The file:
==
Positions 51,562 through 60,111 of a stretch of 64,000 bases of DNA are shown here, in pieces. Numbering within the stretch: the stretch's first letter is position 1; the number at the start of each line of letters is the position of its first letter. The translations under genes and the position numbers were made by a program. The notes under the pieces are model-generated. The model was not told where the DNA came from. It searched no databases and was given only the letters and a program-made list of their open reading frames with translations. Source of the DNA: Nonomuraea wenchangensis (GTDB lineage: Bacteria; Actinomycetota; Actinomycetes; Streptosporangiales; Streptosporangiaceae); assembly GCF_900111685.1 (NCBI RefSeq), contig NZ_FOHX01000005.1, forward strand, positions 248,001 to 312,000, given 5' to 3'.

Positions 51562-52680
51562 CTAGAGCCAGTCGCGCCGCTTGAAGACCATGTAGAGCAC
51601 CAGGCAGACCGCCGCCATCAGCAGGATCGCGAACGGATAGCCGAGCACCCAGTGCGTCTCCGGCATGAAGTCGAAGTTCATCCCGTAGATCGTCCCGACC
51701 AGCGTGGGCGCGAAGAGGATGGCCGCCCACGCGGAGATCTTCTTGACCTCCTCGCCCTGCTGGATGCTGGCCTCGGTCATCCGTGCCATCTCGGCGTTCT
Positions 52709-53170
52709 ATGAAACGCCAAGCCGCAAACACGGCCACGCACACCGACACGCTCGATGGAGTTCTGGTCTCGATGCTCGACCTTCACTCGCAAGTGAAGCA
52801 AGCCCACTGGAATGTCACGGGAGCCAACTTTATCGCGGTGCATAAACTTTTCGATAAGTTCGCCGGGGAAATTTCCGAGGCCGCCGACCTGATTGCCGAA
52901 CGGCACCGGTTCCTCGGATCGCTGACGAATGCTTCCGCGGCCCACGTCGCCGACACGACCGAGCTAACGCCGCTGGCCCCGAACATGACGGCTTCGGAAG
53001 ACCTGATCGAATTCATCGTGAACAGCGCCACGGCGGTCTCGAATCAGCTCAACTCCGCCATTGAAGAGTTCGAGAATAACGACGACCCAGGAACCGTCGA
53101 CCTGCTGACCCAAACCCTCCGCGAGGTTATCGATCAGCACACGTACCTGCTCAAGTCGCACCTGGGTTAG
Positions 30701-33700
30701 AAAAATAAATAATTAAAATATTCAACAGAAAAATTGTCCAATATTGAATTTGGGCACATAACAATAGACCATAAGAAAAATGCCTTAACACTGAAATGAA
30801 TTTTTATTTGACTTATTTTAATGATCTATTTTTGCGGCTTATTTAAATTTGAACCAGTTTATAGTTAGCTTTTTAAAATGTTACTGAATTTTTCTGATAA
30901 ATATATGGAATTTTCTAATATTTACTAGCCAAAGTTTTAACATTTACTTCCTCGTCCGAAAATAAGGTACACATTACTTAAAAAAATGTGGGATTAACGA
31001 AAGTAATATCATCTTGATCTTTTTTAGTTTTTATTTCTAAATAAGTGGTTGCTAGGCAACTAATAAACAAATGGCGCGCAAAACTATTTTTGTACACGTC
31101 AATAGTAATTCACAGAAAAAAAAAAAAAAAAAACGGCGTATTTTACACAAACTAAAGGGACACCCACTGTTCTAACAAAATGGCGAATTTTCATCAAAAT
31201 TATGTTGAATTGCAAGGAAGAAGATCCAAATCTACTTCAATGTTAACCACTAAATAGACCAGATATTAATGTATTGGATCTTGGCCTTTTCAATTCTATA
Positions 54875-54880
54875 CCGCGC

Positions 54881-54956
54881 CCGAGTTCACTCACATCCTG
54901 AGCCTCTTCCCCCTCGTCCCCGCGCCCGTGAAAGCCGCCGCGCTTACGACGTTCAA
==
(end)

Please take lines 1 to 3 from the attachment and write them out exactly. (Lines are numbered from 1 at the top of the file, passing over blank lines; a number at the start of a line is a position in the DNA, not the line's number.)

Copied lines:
Positions 51,562 through 60,111 of a stretch of 64,000 bases of DNA are shown here, in pieces. Numbering within the stretch: the stretch's first letter is position 1; the number at the start of each line of letters is the position of its first letter. The translations under genes and the position numbers were made by a program. The notes under the pieces are model-generated. The model was not told where the DNA came from. It searched no databases and was given only the letters and a program-made list of their open reading frames with translations. Source of the DNA: Nonomuraea wenchangensis (GTDB lineage: Bacteria; Actinomycetota; Actinomycetes; Streptosporangiales; Streptosporangiaceae); assembly GCF_900111685.1 (NCBI RefSeq), contig NZ_FOHX01000005.1, forward strand, positions 248,001 to 312,000, given 5' to 3'.

Positions 51562-52680
51562 CTAGAGCCAGTCGCGCCGCTTGAAGACCATGTAGAGCAC